“Fallout 4” first impression: Newest in game series gives players more control

Wade Manns

Opinions Editor

“War… war never changes.” Those are the first words we hear out of every installment in the “Fallout” videogame series. And when we hear them, we know we are in for a wonderful story, a tale of post-apocalyptic madness, mayhem and sometimes mirth. The fourth iteration of this series is no exception; I’ve spent two hours with this game and I wish to share with you my first impressions.

From the moment I gained control of the player character, I got the feeling that this was going to be an adventure that, more than the others, I’ll have control over. I noticed this right away in the revamped character creation tool, which let me click and hold directly on the face to alter various characteristics, from the size of cheekbones to the length of the chin. Later on, as I was wandering through the nuked countryside of the Commonwealth (the Fallout universe’s name for the area around Boston), I discovered a unique gas station and the ability to open up a new, complex series of menus centered on building things, creating my own settlement. I don’t have a use for this right now, but I get the feeling I will later.

But I’m getting ahead of myself. The game, unlike all the others, begins on the very day of the Great War, Oct. 23, 2077. (The logistics of a war occurring in one day are beyond the scope of this article, but suffice to say it entailed China dropping a whole bunch of nuclear bombs on us.) I got a front row seat to almost being nuked ourselves, as I, along with my wife and baby son, sank slowly into Vault 111. Something happens, I won’t spoil it, and I awakened 210 years later into the hell that is the Wasteland.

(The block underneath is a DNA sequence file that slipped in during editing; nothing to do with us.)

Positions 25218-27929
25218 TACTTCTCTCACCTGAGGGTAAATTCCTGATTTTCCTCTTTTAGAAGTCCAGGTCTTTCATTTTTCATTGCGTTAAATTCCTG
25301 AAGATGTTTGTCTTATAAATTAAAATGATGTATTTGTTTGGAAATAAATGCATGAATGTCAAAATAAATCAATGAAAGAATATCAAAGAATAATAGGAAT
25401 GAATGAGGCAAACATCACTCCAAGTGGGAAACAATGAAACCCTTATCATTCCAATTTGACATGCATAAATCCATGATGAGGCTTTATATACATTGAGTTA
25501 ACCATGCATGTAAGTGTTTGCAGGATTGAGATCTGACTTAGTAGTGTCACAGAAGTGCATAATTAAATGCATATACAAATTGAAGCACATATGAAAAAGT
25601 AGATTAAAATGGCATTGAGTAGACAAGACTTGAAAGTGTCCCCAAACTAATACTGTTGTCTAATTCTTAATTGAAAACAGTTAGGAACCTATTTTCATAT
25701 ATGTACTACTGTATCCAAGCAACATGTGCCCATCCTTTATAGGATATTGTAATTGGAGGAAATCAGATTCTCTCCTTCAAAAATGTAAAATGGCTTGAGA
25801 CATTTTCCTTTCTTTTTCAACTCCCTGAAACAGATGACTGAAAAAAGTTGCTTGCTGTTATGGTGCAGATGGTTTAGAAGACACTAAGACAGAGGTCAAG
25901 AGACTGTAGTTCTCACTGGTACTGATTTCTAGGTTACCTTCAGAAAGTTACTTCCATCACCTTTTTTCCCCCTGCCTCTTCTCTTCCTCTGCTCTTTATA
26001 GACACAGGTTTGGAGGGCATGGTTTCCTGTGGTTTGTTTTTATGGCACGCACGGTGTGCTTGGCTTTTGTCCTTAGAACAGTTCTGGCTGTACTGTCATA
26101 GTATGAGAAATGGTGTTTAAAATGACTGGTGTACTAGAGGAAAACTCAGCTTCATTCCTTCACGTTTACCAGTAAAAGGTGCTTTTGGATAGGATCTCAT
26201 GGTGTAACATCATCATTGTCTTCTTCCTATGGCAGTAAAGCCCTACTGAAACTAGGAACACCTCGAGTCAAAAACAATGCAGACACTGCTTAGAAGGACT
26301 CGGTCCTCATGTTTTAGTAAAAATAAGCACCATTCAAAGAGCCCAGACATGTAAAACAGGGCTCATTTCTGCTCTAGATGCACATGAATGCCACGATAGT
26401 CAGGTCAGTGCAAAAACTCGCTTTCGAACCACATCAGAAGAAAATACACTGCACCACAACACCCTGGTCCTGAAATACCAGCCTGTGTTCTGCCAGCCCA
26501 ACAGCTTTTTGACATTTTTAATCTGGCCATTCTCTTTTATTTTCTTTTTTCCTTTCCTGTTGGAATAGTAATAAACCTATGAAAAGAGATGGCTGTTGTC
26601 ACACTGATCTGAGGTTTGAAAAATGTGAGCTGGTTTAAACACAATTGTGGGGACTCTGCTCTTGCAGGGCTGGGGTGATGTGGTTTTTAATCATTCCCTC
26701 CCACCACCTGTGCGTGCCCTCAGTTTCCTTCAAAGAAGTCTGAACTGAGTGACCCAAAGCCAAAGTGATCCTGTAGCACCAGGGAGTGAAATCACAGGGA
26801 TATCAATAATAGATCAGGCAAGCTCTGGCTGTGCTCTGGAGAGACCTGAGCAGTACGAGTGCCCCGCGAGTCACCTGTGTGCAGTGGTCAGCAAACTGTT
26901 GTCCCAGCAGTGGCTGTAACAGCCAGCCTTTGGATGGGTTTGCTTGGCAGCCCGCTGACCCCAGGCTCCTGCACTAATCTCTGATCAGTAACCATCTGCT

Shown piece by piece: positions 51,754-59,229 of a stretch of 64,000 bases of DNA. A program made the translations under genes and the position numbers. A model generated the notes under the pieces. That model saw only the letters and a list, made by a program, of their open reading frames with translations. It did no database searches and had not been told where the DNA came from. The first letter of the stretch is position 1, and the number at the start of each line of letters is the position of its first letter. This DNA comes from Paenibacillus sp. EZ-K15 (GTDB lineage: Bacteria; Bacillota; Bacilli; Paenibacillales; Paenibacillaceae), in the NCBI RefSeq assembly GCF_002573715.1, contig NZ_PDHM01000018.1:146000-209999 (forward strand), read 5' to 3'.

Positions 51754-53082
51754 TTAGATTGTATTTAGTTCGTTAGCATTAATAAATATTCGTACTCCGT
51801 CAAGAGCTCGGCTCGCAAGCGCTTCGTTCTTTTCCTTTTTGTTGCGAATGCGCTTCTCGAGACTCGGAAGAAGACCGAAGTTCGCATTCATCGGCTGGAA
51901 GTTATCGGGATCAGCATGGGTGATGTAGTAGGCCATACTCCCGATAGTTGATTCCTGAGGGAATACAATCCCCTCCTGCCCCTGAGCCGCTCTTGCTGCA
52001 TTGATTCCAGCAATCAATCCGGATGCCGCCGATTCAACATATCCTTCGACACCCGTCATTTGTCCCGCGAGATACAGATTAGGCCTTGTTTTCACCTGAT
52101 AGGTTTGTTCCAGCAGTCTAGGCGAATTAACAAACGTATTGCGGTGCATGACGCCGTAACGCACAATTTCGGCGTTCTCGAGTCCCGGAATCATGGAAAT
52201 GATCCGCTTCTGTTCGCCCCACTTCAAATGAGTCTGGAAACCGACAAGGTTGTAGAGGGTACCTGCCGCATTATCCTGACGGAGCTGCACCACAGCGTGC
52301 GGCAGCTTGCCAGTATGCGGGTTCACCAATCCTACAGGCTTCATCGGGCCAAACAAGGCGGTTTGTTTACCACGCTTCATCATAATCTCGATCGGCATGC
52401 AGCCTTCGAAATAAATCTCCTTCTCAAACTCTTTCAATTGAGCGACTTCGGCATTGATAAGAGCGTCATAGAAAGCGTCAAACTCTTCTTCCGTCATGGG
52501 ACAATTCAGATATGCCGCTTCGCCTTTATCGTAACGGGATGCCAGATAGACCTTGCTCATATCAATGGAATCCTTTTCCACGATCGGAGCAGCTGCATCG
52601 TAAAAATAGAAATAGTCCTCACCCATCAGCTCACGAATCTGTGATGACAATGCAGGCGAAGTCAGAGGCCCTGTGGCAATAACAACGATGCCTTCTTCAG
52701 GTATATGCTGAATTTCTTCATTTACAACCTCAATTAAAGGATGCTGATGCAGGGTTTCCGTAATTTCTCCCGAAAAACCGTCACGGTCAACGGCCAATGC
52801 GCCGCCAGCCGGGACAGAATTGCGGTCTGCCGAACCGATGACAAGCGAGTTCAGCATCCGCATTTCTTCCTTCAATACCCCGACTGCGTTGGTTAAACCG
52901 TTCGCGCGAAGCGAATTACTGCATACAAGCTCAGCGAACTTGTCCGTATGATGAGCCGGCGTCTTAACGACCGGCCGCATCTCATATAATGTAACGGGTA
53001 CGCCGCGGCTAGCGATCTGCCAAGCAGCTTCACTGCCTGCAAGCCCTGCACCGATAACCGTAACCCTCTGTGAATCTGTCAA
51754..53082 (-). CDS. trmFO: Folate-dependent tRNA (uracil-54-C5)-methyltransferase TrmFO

Like the rest of the 3-D offerings in the series, “Fallout 3” and “New Vegas,” I can project my violent tendencies onto the world with a unique method known as V.A.T.S., or the Vault-Tec Assisted Targeting System. Time slows down and I get the chance to make accurate shots on my enemies, to cripple, behead or, depending on my chosen weapon, even totally pulp or disintegrate them. This extreme violence is one of the trademarks of the series, and this game displays it with an all-new iteration of The Creation Engine, first used in the Elder Scrolls V: Skyrim.

Though I’ve only just scratched the surface of the game in two hours of play, I can tell it adds a great deal more character to the character that you play, who is now fully voiced, than the previous games. Also, at least my robotic butler Codsworth (who sounds like a stuffy British type, but is about as nice as a chrome-plated automaton can be), but potentially many more characters, calls me by my chosen name (my middle name Andrew, one of the 1,000 pre-recorded names for this feature).

Though I cannot vouch for the console versions, performance in the PC version is good on my dual core processor, despite it claiming that it needs a quad core. But as always with most of these games, it’s the graphics cards that do most of the work, and mine is pretty beefy. There are, unfortunately, a few hardcoded key binds that may result in somewhat awkward menu accessing starting out, but I got used to this quickly.

So if you are a fan of post-apocalyptic fiction in general, or the “Fallout” series specifically, even if you have an older computer, you can continue your love of the series easily and learn once again that war… war never changes.

Vital info:

Game: “Fallout 4”
Developer/Publisher: Bethesda Softworks
Genre: Open-world RPG
Platforms: PC, Xbox One, Playstation 4

Website: http://fallout.bethsoft.com/